Robert K. Cato

Letters, texts and phone calls. Promises of championships. Offers of big-money scholarships. Another day in the college sports recruiting wars? No, it’s what local kids as young as 10 are being deluged with—from some of Philadelphia’s most elite private high schools

ON A BALMY mid-February Sunday afternoon, Paul was in high school — sort of. He had decided to attend the Catholic League school, and after his family signed the enrollment contract, he was working out with the team.

“I want to win a state championship,” Paul says. “That’s the main reason I chose the school.”

The Inter-Ac school Paul was considering made a strong pitch and even offered scholarship money — despite the fact that Jack was never asked to fill out forms to see whether he qualified for aid. So much for the Inter-Ac’s oft-repeated “need-based aid” mantra. “They didn’t offer a full ride, or even half, but they were fair,” Jack says.

Now that the process is over, Paul’s finally able to be excited about his next four years. He enjoyed the workout with his future teammates and looks forward to being part of a successful program. He may have turned down a better academic situation at the Inter-Ac school, but he believes he’ll still get a “good education.” More importantly, he’ll be chasing a championship.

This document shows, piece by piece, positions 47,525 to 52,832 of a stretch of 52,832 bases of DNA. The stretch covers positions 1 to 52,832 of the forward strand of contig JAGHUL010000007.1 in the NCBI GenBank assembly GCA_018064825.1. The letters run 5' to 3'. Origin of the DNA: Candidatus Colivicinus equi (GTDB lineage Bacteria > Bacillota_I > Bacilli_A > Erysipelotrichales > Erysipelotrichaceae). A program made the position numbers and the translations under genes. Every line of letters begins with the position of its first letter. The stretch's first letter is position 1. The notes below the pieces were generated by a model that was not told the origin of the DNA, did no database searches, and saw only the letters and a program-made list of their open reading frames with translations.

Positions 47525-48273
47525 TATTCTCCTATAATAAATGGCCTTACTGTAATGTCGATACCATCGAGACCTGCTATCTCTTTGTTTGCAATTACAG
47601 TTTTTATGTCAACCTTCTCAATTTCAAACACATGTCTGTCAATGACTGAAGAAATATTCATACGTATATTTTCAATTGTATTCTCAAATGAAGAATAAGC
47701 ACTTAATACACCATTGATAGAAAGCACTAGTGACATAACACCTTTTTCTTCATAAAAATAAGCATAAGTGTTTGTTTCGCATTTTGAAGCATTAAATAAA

“They like to win,” he says, laughing. “They like to win a lot.”

1 2 3 4 5 6 7 8< PreviousView as One Page

Around The Web

Be respectful of our online community and contribute to an engaging conversation. We reserve the right to ban impersonators and remove comments that contain personal attacks, threats, or profanity, or are flat-out offensive. By posting here, you are permitting Philadelphia magazine and Metro Corp. to edit and republish your comment in all media.